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Mike Doyle

Early- or Late-binding Approaches to Healthcare Data Warehousing: Which Is Better for You?

Most industries use enterprise data warehouses (EDWs) to create meaningful analytics on their operations and processes. Healthcare has long struggled with implementing and maintaining EDWs. One reason for this is that a lot of the data healthcare uses is unstructured, meaning there are few to no restrictions on it. And this unstructured data can exist in several systems within the organization. Additionally, health systems must pull data from many sources, such as EMRs, financial systems, and patient satisfaction data. The early-binding approach to data warehousing makes the binding decisions early in the process and, thus, lacks the agility healthcare needs to respond to ever-changing business rules and requirements. This approach can also take a long time to implement. Late-binding data warehousing has a much faster time-to-value and allows users to create analytics based on what-if scenarios. Plus, it can change to reflect the always-moving world of healthcare analytics needs.

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Steve Barlow

Comparing the Three Major Approaches to Healthcare Data Warehousing: A Deep Dive Review (White Paper)

The task to improve healthcare presents a significant challenge to providers, health systems, and payers. But according to the Institute for Healthcare Improvement, if health systems focus on achieving the objectives of the Triple Aim, they will be able to meet the ongoing government mandates to improve care. A key component for meeting the Triple Aim will require the ability to overcome the current data warehouse challenges the healthcare industry faces. Because of constantly changing business rules and definitions, health systems need to choose a data warehouse that’s able to bind volatile and nonvolatile data at different stages rather than the early binding approach that’s inherent with traditional data warehouses. The best type of healthcare data warehouse should offer a late-binding approach, which will provide the following critical characteristics: data modeling flexibility, data flexibility, a record of changes saved, an iterative approach, and granular security.

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Doug Adamson

Data Warehouse Tools: Faster Time-to-Value for Your Healthcare Data Warehouse

When creating a healthcare data warehouse, typically time-to-value will take one to two years. But using our data warehouse tools, we’ve reduced that time to months. Usually a lot of manual labor goes into extracting data from EHRs or other sources systems. Metadata mapping helps by indicated where data is located in each system. However, that mapping process is also typically time-consuming and onerous. Using Health Catalyst’s Source Mart Designer, the mapping is automated and ETL scripts become a cinch. Then we use our Atlas tool to make search for specific data easier and more intuitive.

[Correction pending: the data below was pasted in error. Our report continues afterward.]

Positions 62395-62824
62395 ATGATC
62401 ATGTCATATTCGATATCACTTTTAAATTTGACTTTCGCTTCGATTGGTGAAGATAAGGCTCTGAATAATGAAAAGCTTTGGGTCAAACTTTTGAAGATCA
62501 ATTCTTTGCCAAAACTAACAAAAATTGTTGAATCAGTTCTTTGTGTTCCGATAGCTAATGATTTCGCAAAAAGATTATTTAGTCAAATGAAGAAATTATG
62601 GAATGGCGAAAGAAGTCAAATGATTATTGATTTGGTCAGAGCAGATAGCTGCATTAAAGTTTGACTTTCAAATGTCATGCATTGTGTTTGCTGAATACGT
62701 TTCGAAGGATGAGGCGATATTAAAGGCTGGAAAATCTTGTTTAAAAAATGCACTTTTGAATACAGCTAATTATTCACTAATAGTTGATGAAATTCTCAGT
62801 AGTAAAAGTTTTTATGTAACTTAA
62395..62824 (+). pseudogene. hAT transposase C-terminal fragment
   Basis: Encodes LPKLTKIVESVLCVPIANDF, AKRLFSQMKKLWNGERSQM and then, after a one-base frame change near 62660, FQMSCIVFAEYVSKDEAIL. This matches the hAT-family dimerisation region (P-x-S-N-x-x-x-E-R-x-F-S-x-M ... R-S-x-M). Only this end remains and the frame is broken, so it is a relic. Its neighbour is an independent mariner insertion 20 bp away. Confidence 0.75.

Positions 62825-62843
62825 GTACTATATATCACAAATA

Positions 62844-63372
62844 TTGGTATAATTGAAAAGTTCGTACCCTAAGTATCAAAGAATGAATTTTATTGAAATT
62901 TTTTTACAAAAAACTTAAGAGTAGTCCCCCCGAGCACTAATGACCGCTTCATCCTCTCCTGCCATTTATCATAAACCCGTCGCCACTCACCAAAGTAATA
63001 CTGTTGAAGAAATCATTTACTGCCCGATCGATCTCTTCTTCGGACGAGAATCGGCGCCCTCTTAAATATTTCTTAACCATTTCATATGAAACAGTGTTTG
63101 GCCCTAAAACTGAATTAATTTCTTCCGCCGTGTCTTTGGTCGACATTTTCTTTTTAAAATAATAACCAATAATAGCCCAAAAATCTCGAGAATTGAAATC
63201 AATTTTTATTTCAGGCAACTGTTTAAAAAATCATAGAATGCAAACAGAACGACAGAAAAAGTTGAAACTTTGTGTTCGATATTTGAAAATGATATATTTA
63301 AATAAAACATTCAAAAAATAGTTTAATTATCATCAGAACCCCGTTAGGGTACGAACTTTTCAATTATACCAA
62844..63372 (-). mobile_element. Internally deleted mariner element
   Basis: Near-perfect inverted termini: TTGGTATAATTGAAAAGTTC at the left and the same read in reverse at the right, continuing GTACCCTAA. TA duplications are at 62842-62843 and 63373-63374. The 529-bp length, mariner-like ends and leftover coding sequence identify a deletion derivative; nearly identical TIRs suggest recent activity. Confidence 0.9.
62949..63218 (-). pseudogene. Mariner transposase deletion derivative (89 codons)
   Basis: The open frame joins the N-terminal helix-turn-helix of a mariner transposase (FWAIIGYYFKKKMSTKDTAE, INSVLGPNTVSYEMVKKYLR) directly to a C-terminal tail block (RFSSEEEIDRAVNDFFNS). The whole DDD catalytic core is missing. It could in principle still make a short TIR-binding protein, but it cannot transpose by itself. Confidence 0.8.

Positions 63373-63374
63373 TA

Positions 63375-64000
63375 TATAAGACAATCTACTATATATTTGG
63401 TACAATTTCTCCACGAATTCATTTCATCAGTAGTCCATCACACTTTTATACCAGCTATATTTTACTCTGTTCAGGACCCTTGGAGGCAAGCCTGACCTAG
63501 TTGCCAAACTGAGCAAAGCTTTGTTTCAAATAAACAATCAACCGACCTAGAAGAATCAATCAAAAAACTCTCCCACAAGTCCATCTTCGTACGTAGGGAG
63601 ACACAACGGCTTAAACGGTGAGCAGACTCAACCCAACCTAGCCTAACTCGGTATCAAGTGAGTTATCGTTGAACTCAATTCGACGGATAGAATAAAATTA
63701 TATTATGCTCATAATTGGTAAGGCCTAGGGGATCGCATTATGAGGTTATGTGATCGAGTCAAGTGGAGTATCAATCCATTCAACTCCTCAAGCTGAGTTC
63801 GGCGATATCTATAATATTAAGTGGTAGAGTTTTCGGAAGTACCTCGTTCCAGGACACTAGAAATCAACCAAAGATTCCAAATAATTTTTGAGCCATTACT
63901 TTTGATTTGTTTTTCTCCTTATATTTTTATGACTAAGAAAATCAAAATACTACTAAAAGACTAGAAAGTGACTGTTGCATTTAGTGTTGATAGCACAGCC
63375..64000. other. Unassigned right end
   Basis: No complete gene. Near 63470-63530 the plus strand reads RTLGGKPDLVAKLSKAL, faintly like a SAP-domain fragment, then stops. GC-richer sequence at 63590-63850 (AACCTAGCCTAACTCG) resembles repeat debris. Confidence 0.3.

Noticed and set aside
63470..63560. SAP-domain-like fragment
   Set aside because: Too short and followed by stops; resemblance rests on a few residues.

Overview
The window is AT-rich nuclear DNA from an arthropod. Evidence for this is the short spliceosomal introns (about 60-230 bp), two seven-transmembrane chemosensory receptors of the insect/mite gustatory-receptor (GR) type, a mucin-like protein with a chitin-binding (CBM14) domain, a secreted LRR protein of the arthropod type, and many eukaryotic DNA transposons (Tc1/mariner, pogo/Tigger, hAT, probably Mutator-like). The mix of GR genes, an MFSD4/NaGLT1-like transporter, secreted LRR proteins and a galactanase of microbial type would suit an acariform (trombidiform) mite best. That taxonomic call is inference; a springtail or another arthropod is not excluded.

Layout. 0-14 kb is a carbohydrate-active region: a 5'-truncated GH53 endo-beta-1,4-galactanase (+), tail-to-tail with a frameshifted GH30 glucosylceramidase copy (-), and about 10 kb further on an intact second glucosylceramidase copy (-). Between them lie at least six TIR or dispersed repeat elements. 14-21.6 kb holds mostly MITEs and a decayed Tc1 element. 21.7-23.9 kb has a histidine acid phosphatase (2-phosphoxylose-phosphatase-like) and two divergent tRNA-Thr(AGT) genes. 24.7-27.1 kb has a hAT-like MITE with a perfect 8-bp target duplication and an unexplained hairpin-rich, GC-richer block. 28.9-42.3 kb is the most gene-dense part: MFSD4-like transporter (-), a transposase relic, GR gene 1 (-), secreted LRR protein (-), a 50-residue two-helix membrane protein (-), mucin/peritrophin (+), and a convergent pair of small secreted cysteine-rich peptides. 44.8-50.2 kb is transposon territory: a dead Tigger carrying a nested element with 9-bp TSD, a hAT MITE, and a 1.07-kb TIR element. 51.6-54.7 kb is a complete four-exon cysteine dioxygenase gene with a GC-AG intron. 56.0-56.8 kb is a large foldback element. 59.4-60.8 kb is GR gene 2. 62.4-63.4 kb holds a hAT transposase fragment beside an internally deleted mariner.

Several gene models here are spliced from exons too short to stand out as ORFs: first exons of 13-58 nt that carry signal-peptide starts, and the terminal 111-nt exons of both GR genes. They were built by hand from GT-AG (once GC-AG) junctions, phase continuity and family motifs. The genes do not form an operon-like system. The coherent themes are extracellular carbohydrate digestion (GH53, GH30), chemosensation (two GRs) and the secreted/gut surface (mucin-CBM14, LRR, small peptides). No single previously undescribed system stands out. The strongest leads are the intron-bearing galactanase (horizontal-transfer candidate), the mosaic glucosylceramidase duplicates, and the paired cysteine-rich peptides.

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Dale Sanders

10 Trends in Healthcare Data Warehousing That Every Health System Needs to Know

What are the hottest trends in healthcare data warehousing and analytics?  Read about them from Dale Sanders, one of the industry’s foremost experts. Dale has been one of the most influential leaders in healthcare analytics and data warehousing since his earliest days in the industry and is frequently introduced as the leading authority on healthcare data warehousing and business intelligence in the United States.

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Cherbon VanEtten

A New Way to Look at Healthcare Data Models

Describing healthcare data models can quickly get very technical. We prefer to use an analogy: making and sticking to a grocery list. With this analogy, audiences can quickly see the differences between dimensional, enterprise and adaptive data models and determine which one will work best for their organization’s needs.

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Steve Barlow

Star Schema vs. Late-Binding™: Best Approach for a Healthcare Data Warehouse

The star schema approach to data warehouses is simple and straightforward. Its design is considered best practice for a wide variety of industries. But it lacks the flexibility and adaptability necessary for the healthcare industry. A Late-Binding™ approach, on the other hand, is designed specifically for the analytics needs of healthcare providers. It offers the flexibility to mine the vast number of variables and relationships in healthcare data effectively and leave room for the inevitable future changes.

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Mike Doyle

6 Surprising Benefits of Healthcare Data Warehouses: Getting More Than You Expected

Recently, I invited a group of my colleagues to share some examples of unexpected benefits they had witnessed at healthcare organizations that feature powerful, thriving EDW initiatives. The number of responses I received was overwhelming; more than I could possibly hope to include in one blog post. With a goal of hopefully sharing all of them within a continuing series, here are some excerpts, reprinted with permission and in the words of the “EDW Elders” within our company. These include 1) negotiating with insurance companies, 2) Stage 1 Meaningful Use self-certification, 3) data quality issues, 4) financial data comparisons, 5) EMR user log data, and 6) employee satisfaction data.

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Dan Burton

What Does a Data Warehouse Cost? How to Get a Return on Your Investment